clock menu more-arrow no yes mobile

Filed under:

Spaulding Roundup: Offensive Adjustments

We will shift our focus today on the Bruin offense and how they are going to handle Oregon’s defense, which leads the conference sacks (19 in 6 games). In order to address Oregon’s pass rush, Bruin OL will have to deal with DE Nick Reed, who leads the conference in sacks and tackles for loss this season. The guy who is going to have the challenge to go up against Nick Reed will be none other than true freshman Jeff Baca. It’s a monster challenge and Chris Foster from the LAT reports on how Palcic plans to put his freshman OL in best position possible to deal with this difficult assignment:

Reed shared the Pacific 10 Conference lead, and was third nationally, with 12 sacks last season. He also led the conference with 22.5 tackles for a loss. This year, he leads the conference with six sacks and is tied for the lead with 9.5 tackles for a loss.

So lining up a freshman that has two college starts against Reed might seem to be cruel and unusual punishment. But UCLA offensive line coach Bob Palcic is cautiously optimistic.

"I think Jeff is up to the task," Palcic said. "I told the entire team that this Reed kid is the real deal. He has all the moves and he's quick. I'm looking forward to seeing how Jeff handles the situation."

Baca has improved dramatically since training camp, overcoming a knee injury. He made his first appearance against Arizona on Sept. 20 and has been in the lineup ever since.

Palcic said that he could throw Baca some support from his teammates this week.

"There are things we can do to help him," Palcic said. "We can slide the protection to him. We can have a back chip the defensive end on the way out of the backfield. We can also put a tight end on his side to constrict rush area. We will do it if we have to."

As we have been discussing all year for Bruins to neutralize the pass rush and pressure on QBs, they will have to generate a legit running game. After taking positive steps fro two straight weeks against Arizona and Fresno State, the running game stalled last week against a determined Washington State team. Dohn reports on how RB coach Wayne Moses is working with our backs to get them to fight for every yard. Mose is teaching them to lean forward:

"Right now, every yard is a yard," Moses said. "We've got to make sure we finish the run and make sure we fall forward. Sometimes you get knocked back, but when they spot the ball you lose a yard. If they're not falling forward, they're not doing the right thing.

"You know how many times I saw it was fourth-and-1, but we got knocked back two plays earlier? There's the 1 yard right there."

The lopsided victory over Washington State - UCLA's first since the opener against Tennessee - made the running game woes not as glaring. Kahlil Bell had 21 carries for 43 yards, but five of those carries were for negative yards. He averaged just 2 yards per carry.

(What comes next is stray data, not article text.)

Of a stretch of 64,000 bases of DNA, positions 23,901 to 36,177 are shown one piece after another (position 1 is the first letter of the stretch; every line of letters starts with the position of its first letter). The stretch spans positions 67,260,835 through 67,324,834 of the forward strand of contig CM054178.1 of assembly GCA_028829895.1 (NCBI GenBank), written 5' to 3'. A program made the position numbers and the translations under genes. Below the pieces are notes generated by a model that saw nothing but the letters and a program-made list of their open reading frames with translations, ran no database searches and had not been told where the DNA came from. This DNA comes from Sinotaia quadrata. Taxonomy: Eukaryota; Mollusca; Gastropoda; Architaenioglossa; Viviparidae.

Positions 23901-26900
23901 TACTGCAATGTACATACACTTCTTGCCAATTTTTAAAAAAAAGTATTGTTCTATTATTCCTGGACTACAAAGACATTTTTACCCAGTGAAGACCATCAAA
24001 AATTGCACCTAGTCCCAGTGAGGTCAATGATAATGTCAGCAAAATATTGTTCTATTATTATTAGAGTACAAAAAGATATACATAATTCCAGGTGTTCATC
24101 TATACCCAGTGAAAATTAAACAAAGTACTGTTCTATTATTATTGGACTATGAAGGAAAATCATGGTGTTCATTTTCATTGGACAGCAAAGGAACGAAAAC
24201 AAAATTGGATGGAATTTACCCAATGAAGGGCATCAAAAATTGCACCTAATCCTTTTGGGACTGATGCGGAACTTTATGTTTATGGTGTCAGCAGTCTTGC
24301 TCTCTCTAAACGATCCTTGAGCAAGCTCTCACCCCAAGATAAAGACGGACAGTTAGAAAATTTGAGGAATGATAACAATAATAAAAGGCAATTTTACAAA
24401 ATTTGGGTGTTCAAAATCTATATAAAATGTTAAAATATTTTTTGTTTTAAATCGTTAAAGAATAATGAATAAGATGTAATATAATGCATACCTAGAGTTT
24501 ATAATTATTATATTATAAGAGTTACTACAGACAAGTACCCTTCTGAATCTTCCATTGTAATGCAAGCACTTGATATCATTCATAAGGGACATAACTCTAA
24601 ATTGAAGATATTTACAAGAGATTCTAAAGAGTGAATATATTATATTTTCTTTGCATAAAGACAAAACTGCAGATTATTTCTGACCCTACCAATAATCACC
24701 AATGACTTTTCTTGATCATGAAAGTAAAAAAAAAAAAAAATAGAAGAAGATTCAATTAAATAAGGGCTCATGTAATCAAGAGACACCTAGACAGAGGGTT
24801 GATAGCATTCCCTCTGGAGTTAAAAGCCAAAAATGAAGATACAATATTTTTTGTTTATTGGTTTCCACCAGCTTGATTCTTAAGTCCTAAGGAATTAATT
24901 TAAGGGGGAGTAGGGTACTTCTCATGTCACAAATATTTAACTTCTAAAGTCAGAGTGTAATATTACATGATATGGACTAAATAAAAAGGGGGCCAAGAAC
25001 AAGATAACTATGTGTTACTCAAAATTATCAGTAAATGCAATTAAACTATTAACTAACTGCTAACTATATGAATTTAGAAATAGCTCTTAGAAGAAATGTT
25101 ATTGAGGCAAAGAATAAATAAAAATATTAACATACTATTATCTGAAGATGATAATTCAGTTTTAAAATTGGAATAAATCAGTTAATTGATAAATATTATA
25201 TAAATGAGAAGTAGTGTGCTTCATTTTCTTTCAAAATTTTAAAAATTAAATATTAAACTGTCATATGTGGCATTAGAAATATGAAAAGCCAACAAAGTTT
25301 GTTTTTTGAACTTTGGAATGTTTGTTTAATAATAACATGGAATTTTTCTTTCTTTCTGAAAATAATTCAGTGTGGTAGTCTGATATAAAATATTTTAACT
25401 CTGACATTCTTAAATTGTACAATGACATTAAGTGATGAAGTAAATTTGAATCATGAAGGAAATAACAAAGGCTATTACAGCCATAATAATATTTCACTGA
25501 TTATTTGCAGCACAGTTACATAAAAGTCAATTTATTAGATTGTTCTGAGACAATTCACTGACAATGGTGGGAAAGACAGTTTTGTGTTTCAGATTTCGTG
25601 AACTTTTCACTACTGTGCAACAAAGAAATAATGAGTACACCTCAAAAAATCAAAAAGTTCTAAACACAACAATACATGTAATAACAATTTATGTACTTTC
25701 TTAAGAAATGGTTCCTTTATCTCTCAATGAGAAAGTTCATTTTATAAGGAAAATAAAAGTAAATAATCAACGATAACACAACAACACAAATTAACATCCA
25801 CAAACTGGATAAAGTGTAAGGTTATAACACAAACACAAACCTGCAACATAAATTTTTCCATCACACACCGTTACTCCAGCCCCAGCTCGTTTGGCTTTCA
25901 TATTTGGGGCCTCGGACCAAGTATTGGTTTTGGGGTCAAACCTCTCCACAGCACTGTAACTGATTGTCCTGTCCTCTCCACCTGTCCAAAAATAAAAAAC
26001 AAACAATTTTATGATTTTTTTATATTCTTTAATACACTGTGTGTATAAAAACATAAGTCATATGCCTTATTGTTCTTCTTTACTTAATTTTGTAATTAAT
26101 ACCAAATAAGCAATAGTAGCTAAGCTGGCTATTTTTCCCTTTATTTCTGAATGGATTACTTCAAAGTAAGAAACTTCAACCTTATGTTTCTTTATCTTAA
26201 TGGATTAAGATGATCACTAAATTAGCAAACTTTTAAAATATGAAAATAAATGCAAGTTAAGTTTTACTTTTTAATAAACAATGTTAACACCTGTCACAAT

It's not just the running backs, because any good running back typically runs behind a stout offensive line.

"There's lot variables, but the facts are we need to get that (rushing average) up," Moses said. "We need to be more efficient. You make five and lose three (yards). We've got to be more consistent not losing yards. We've got to get the negative runs out of it. If it's a no-gainer, it's a no-gainer. The minus-yards aren't a good thing.  We've got to be more consistent at limiting the minus-runs, because that's what's getting us."

Another tactic coaches have been using is to directly snap the ball our back while lining up KC at WR. From the OC Register:

UCLA continues to work on formations in which quarterback Kevin Craft sprints out to the wide receiver position and the tailback takes a direct snap. The Bruins have used the formation a handful of times in games.

It serves a couple of purposes, giving the runner an extra split second to reach the hole and forcing the other team to spend time in practice preparing for it.

“Whether we do it once or we don't do it at all, we've shown it and they have to see it,” Craft said.

Craft played wide receiver in high school.

I think that tactic will work if we don’t go to it all the time. It has been effective here and there last few weeks when it came as a surprise. I am not sure if it will continue to work if the defense is ready for it and we telegraph it by running KC to the WR spot. Should be interesting to see if we see that formation against Oregon now that we have seen it for two straight weeks.

For more on the offense check out the notes from Press Enterprise, which discusses Chandler getting adjusted to being a TE again. Also the report indicates that the coaches have been trying out Forbath for kickoff, which is good news considering Rotstein has not been very effective in kicking it deep so far this season.

I will try to put together more notes on Oregon’s defense later tonight. They are somewhat under fire up in Eugene, which will make them even more dangerous because they will be anxious to prove themselves against a UCLA offense, which is still in the process of forging identity in CRN and Chow’s first season.